When it comes to Stress, you have to advocate for yourself and your boundaries. I’ve learned this the hard way, but better to learn it late than never. It’s one thing to have to manage our stress, and it is another to practice control over the stress in our lives that can be controlled.
Now, when I talk about the stress that can be controlled, I’m talking about the stress we experience from various commitments we make that might cause more strain than joy. If they are commitments we plan willingly, they are not usually sources of stress, but if there is some kind of pressure involved in the commitment, then this situation can be a source of stress as well.
Either way, you are the only person who truly understands your current, active level of stress. You are the only person who understands what exactly is on your plate at any moment, day or week, and you are the only person who can communicate your current level of stress.
Therefore, you are in the position to be the BEST advocate for yourself when it comes to stress, your commitments, and events in your life that you can control. So, how do you practice being your own advocate when it comes to stress? There are many ways, and I’ll talk about some here:
1. Understand your boundaries
Understanding your boundaries is a vital way to advocate for yourself when it comes to your stress and overall well being. Take stock of what is on your plate, and what you are comfortable with having on your plate at any given time. Understand what types of things bring you joy, and more joy than stress.
2. Communicate your boundaries
Once you understand your boundaries you can practice communicating them clearly and effectively. You don’t necessarily need to make your close family and friends aware of your boundaries, or be proactive about asserting your boundaries. Rather, practice saying no to things or commitments that will cause you more stress than joy. Speak calmly and slowly. Be confident! You are entitled to your boundaries.
3. Understand that other people, too, have boundaries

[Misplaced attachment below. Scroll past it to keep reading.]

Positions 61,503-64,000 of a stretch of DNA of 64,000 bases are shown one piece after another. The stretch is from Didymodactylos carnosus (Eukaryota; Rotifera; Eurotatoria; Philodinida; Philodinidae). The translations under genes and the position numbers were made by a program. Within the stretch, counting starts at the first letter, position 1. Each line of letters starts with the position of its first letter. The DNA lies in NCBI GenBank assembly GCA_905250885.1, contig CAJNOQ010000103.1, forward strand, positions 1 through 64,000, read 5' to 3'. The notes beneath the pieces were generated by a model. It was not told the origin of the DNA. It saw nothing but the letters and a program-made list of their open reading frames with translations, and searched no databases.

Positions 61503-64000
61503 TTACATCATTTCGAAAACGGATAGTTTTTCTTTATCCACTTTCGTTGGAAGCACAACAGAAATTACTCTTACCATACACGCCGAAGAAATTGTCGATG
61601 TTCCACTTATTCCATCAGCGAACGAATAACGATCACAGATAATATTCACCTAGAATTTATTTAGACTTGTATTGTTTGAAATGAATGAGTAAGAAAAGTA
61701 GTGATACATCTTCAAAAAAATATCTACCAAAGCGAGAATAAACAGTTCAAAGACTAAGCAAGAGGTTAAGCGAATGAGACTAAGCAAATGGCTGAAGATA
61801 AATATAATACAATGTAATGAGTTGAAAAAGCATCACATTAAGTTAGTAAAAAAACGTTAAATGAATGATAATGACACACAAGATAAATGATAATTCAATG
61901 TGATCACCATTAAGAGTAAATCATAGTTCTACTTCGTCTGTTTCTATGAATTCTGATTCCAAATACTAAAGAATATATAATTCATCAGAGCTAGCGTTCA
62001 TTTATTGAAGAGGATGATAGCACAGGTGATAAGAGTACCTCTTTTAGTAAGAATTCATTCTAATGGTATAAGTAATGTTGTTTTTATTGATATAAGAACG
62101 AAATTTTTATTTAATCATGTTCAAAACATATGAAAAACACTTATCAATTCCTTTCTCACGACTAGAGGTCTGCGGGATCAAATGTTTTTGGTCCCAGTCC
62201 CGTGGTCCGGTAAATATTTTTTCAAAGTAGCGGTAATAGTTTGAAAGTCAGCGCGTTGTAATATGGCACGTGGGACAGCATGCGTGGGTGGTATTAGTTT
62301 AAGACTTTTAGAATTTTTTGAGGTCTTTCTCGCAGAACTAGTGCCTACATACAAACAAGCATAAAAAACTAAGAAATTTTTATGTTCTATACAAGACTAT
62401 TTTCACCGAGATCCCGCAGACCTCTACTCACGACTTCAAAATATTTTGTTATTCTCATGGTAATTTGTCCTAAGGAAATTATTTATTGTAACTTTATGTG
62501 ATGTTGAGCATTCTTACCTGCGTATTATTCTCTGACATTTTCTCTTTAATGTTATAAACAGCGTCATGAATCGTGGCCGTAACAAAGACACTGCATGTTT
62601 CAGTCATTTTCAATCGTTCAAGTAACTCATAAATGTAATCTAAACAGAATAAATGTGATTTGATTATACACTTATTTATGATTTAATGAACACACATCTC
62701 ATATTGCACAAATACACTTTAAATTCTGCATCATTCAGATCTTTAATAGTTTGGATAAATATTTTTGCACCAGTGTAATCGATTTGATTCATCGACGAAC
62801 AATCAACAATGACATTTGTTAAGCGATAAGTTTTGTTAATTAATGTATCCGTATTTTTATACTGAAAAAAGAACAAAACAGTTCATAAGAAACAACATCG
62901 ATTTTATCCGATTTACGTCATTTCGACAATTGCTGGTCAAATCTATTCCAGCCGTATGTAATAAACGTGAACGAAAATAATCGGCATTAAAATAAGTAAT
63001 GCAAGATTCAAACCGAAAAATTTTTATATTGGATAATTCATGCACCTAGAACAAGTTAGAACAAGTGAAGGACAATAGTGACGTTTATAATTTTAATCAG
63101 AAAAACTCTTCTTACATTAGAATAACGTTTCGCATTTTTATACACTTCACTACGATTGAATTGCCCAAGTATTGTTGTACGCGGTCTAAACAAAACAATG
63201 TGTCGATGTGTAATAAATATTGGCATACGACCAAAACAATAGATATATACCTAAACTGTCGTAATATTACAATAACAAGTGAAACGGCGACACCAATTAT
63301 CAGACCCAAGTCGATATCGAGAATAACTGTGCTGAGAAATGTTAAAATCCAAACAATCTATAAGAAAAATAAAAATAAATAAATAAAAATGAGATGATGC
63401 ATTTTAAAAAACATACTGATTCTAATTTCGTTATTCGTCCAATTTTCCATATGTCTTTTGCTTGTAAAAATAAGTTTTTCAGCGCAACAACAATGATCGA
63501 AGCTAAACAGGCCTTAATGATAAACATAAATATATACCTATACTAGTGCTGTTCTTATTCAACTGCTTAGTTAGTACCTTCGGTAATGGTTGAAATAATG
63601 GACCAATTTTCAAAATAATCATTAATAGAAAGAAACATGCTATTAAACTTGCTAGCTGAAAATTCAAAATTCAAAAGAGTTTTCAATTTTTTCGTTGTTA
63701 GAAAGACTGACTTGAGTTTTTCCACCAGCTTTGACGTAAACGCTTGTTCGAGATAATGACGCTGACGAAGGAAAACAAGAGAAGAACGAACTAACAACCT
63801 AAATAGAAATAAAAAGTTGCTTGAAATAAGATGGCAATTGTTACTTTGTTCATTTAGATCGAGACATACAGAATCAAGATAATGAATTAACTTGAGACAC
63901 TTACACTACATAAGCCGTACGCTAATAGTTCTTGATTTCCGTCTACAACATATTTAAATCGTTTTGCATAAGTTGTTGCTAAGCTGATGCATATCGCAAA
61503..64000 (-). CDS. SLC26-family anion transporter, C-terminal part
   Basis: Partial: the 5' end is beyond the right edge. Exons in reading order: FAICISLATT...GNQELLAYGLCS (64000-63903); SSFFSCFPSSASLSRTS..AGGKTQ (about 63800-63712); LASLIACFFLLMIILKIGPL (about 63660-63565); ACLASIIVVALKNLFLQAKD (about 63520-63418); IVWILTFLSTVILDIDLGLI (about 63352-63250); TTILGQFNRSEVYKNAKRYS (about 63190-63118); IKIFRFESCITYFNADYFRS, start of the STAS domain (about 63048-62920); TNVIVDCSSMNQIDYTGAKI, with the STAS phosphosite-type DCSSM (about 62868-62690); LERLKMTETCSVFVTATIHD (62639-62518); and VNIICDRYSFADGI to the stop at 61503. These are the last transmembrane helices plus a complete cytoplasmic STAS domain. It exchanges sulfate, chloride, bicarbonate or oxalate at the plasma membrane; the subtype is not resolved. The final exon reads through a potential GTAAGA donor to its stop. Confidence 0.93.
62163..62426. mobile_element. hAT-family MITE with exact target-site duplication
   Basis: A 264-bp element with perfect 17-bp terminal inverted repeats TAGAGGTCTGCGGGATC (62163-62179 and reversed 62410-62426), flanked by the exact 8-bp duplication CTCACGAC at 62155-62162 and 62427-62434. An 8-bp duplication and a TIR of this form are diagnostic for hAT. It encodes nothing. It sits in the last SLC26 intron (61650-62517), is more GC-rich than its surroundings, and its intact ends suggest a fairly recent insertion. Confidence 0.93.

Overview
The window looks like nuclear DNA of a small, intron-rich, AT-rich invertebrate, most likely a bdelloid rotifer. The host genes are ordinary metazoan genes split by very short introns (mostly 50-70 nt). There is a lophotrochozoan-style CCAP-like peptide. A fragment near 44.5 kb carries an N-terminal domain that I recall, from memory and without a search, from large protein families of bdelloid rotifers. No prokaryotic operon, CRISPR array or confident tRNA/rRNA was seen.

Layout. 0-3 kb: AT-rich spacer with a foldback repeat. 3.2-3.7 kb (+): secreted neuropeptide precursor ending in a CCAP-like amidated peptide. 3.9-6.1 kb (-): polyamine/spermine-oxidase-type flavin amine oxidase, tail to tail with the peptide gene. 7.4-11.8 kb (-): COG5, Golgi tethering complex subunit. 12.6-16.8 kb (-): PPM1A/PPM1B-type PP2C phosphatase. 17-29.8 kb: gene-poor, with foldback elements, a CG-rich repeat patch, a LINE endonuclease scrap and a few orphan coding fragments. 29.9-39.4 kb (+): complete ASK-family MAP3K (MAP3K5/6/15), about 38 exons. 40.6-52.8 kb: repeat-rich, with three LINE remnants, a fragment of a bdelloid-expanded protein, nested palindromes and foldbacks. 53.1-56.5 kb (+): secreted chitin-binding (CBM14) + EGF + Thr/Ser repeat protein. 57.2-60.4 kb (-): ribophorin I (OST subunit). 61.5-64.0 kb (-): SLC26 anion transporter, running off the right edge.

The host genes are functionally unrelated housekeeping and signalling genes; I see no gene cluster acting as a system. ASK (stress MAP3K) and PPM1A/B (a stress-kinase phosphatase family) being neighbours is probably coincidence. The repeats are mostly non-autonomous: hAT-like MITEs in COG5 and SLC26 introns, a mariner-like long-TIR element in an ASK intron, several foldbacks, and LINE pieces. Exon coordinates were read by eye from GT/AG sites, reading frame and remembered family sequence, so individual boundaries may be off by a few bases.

Other people have boundaries when it comes to stress. One of the best ways of advocating for yourself when it comes to stress is by showing that you respect other peoples’ boundaries when it comes to stress. Acknowledging other peoples’ boundaries will show them that you care about their well-being, and hopefully they will treat you the same way in return.
4. Ask for help when you need it
Asking for help is difficult. It is something I struggle with, but have been practicing recently at work. Some people see the idea of asking for help as a sign of weakness, and this might keep them from asking for help when they really need it. But it is a fact of life that you’re going to need help at times. You can be brave and go it alone, or you can be brave and seek help in close friends, mentors at work, or family when you need it. Trust that the people you ask for help will say no or be honest if they genuinely think they cannot help you in the way you are seeking.
Advocating for yourself when it comes to stress is extremely important. You cannot expect someone else to do it for you, and if you do lean on someone else to do it for you this isn’t necessarily 100% honest or sustainable. You deserve a life with only the stress you choose to take on. There is stress that you can control, and advocating for yourself is a great way of exhibiting control over that stress.